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MonoTouch.Dialog Makes Creating Simple iPhone Dialogs Easier and Faster

by Jonathan Allen on Feb 24, 2010 |

In order to simplify iPhone development using MonoTouch, Miguel de Icaza has developed two new abstraction layers over UITableView. These abstraction layers give developers the option to use a declarative syntax based on attributes or an imperative model based on nested controls.

UITableView or “table view” is the workhorse for iPhone development. While quite powerful, it can also be tedious to use. One cannot simply add new sections and rows. First, one has to override the numberOfSections function to return the correct count. Then the numberOfRowsInSection function must be adjusted to return the correct value for each function. Finally the widget itself can be loaded via the cellForRowAtIndexPath function. If these three functions are not kept in sync, the UI could look as if it were randomized.

The first of Miguel’s abstraction layers uses a series of nested “elements”. Each element represents a type of widget that will be placed into a cell at runtime. Here is an example from Miguel’s blog.

  var root = new RootElement ("Settings") { 
          new Section (){ 
              new BooleanElement ("Airplane Mode", false), 
              new RootElement ("Notifications", 0, 0) { Notifications } 
          }, 
          new Section (){ 
              new RootElement ("Sound"), { Sound }, 
              new RootElement ("Brightness"){ Brightness }, 
              new RootElement ("Wallpaper"){ Wallpaper } 
          }, 
          new Section () { 
              new EntryElement ("Login", "Your login name", "miguel"), 
              new EntryElement ("Password", "Your password", "password", true),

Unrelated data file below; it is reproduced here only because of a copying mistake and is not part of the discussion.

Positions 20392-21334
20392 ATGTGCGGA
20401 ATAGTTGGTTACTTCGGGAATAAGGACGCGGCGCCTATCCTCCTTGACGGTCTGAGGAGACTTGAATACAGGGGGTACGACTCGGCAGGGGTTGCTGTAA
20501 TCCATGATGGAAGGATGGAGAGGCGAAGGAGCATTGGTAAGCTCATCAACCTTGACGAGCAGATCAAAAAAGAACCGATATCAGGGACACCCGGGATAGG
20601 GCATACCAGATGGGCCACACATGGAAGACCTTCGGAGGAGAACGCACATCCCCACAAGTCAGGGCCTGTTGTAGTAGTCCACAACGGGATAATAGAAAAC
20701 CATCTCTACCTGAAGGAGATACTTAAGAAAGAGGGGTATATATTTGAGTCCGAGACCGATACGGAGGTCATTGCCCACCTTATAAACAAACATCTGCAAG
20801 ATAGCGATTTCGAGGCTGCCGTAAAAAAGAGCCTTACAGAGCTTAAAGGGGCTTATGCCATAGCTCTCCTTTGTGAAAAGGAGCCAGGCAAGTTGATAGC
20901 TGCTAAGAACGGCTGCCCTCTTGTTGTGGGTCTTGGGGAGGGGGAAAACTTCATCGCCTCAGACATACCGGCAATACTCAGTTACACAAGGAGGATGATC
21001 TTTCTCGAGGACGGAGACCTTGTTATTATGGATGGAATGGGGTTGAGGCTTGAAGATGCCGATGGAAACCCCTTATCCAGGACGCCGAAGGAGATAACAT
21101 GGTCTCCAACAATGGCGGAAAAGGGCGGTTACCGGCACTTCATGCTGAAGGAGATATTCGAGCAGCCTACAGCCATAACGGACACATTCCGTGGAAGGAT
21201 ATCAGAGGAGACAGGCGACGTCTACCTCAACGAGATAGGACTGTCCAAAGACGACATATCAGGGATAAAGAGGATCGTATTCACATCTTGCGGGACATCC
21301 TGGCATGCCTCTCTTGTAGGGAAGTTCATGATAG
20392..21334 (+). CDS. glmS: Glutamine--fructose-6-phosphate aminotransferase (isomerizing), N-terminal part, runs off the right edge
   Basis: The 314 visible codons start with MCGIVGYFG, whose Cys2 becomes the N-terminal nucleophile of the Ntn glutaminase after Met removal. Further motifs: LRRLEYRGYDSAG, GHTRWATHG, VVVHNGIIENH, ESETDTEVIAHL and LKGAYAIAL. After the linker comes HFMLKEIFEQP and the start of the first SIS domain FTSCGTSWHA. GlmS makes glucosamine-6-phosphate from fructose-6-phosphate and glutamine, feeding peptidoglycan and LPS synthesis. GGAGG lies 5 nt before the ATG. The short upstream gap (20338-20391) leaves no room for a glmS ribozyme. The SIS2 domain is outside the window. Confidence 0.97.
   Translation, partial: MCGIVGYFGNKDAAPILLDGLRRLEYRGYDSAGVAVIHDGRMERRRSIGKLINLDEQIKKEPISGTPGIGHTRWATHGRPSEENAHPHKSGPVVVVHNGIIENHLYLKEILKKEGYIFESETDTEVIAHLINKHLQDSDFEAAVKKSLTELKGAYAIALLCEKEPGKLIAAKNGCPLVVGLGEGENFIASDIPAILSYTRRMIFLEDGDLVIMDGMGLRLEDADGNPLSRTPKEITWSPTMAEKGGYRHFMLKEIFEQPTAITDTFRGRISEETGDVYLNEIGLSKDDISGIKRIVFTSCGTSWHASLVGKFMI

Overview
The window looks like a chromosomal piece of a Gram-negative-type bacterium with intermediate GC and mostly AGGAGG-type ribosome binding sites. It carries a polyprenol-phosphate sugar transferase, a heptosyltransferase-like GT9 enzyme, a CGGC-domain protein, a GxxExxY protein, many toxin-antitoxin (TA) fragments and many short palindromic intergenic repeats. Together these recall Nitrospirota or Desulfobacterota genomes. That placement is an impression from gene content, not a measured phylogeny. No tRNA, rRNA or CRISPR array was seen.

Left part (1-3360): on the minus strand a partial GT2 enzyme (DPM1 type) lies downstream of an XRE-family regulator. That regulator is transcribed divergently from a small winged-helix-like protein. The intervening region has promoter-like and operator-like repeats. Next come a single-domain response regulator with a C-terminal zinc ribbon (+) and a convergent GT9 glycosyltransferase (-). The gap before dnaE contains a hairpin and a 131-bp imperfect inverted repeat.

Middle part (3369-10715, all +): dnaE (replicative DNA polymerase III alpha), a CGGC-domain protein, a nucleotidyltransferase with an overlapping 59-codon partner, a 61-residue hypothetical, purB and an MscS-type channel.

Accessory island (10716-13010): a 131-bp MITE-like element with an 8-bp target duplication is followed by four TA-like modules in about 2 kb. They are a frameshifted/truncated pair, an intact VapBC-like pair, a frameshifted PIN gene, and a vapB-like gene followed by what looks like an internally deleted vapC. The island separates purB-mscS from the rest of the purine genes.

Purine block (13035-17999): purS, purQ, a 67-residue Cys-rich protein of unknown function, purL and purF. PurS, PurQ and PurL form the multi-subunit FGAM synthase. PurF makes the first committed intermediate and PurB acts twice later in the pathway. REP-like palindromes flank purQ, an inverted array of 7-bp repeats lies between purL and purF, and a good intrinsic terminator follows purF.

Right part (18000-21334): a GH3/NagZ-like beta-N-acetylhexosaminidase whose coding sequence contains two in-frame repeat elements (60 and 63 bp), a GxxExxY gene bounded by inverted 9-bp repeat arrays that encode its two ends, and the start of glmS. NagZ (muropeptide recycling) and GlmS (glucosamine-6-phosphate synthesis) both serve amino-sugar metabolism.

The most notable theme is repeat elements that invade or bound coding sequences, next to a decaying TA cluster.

new DateElement ("Select Date", DateTime.Now), 
              new TimeElement ("Select Time", DateTime.Now)
          } 
  } 

Miguel writes,

Although the UITableView is built on the powerful Model/View/Controller setup that would allow it to scale efficiently to large data sets, most configuration pages and data entry pages do not require this complexity.

Another feature is that it takes care of all the bookkeeping required to do text entry without any work from the programmer: accepting keyboard input, automatically switching to the next entry line on return, aligning all entry lines in a section, dismissing the keyboard with the last input is reached.

Miguel is also offering a reflection based design for quick and dirty configuration screens. This technique relies on the compiler compiling the member variables in the same order as they are found in source code, so be wary of code formatting utilities that automatically sort your code.

  class AccountInfo { 

  [Section] 
  public bool AirplaneMode; 

  [Section ("Data Entry", "Your credentials")] 

  [Entry ("Enter your login name")] 
  public string Login; 

  [Caption ("Password"), Password ("Enter your password")] 
  public string passwd; 

  [Section ("Travel options")] 
  public SeatPreference preference; 
  }

MonoTouch.Dialog is being offered under the MIT X11 license. MonoTouch itself is a commercial product from Novell that allows .NET based applications to run on Apple’s iPhone and iPad devices.

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